Our kindergarten was founded at 1985 and we were taking care of 50 children. In 2014 little Maurice, one of our children, was shot to death while playing at our playground. It was a great shock for all of us, the family was mourning. In spite of all and motivated by our faith in God of love, who works with those who love him and turns everything to their good. Bearing in mind that our service to the Christian community is unique in Aleppo and seeing that it is also providing a great moral support to those who stayed, we decided to continue. The following year in February, there was a heavy bombardment in our district exactly at the time when children finish their school and go back home. Many of them did not return on that day. Thanks God, the rain of mortar shells badly damaged only the building of our kindergarten and there were no victims…
UNDER THE BORROWED ROOF IN DAMASCUS
The sisters of Jesus and Mary have been in Syria since 1983 at the request of the Melkite Greek Catholic Bishop and since then have been working in Damascus and Aleppo. Sr. Annie Demerjian, a member of the congregation was one of our constant project partners in Aleppo during the war. The sisters have always lived in properties belonging to the Melkite Church but now they need to have a house in Damascus that would enable them to continue their mission.
Commissioned by the Greek Melkite Catholic Patriarchate they run the university residence and also to develop other activities to meet growing needs of the Christian community. The most urgent is to have a small boarding residence for young Christian girls coming from different cities in Syria to study in Damascus. They need to have a safe place in the Christian quarter, so that their mothers can be calm about their security during their studies. Another necessity is to have a nursery for young children to enable their mothers to work. Sisters’ nursery is all the more urgent, because husbands and fathers have gone abroad. Considering the fact that Christians, who migrated, have started to sell their property in the old city district and is important that this remain in Christian hands. The prices of real estate are going high because many people ere looking for some place to stay, as their own houses were damaged or destroyed. The sisters have found a house in the Christian Quarter of the Old City of Damascus. As prices are continuously rising, they borrowed the money and they have already bought it,. The sisters have already done so much good work in Syria but they still have a lot more to do and their permanent presence is essential for the Christian population in the city.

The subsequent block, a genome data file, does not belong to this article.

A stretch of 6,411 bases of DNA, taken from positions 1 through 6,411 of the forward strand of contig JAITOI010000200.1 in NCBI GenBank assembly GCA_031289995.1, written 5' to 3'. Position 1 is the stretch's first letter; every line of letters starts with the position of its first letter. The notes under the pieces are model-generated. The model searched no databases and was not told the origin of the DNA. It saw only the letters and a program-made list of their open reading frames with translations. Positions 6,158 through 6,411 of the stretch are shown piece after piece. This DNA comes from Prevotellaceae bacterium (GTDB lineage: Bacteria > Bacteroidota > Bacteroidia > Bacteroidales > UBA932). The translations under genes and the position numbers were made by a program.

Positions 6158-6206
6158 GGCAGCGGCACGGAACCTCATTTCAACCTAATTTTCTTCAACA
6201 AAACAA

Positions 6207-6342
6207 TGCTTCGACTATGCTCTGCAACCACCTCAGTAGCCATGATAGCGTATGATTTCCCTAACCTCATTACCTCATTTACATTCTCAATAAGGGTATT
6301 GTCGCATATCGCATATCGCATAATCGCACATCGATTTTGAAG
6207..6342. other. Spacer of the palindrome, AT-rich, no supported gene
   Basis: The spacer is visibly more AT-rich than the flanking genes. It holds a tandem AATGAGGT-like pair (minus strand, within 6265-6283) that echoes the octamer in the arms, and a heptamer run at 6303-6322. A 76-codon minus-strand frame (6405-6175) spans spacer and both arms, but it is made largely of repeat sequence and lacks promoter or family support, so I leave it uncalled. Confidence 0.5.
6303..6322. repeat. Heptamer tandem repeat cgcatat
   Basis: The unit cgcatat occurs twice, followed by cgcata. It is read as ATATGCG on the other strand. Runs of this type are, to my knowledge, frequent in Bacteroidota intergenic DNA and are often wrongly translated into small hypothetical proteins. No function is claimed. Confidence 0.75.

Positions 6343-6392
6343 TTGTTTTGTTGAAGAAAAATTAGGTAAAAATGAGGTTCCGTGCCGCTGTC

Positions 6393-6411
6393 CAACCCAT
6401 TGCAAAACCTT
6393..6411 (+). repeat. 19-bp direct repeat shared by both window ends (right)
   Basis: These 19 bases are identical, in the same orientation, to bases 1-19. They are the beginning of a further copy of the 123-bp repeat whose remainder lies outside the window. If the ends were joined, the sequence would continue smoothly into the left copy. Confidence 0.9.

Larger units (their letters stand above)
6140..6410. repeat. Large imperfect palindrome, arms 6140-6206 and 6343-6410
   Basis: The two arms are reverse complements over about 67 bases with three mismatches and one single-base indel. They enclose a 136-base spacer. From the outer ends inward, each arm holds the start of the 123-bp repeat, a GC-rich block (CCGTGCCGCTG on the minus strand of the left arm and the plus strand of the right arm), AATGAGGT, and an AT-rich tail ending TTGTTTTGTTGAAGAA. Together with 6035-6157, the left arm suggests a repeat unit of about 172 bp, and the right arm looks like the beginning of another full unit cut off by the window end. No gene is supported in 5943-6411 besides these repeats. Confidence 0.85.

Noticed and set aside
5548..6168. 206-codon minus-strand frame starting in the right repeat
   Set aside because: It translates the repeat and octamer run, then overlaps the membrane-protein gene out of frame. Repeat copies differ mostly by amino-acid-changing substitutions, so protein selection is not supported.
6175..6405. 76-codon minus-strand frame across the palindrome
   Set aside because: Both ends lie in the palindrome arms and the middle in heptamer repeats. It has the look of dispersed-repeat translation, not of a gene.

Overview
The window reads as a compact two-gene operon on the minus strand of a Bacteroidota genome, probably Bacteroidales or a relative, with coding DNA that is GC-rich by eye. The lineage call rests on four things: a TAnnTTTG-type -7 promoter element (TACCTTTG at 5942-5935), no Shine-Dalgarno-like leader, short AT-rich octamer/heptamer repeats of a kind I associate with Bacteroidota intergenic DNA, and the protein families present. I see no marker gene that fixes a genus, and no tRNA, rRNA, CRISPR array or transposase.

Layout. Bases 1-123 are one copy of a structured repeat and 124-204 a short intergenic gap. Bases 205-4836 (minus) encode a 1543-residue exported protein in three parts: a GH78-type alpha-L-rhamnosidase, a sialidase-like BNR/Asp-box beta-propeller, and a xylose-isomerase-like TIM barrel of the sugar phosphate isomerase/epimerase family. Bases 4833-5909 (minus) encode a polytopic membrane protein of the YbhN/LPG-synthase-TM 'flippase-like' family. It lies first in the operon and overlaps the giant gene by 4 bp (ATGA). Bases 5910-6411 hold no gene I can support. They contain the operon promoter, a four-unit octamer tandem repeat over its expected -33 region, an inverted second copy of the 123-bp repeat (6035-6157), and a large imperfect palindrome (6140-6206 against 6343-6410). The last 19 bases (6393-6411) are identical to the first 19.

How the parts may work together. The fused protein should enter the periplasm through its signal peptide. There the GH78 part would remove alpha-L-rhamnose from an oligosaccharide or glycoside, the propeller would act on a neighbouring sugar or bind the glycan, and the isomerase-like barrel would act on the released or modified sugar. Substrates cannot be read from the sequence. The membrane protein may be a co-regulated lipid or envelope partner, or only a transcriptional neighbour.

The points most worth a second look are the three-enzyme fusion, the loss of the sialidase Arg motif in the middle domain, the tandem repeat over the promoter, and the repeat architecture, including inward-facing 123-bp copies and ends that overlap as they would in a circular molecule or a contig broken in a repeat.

ACN promoted priests’ and laymen formation. Our benefactors made possible family retreat, catechesis, spiritual summer camps for 1300 children, Regional Youth Days in Lebanon, books publication and catechesis equipment purchase.
22 Projects focused on Christian formation and evangelisation
“Let us recover and deepen our enthusiasm, that ‘delightful and comforting joy of evangelizing, even when it is in tears that we must sow… And may the world of our time, which is searching, sometimes with anguish, sometimes with hope, be enabled to receive the good news not from evangelizers who are dejected, discouraged, impatient or anxious, but from ministers of the Gospel whose lives glow with fervour, who have first received the joy of Christ’.”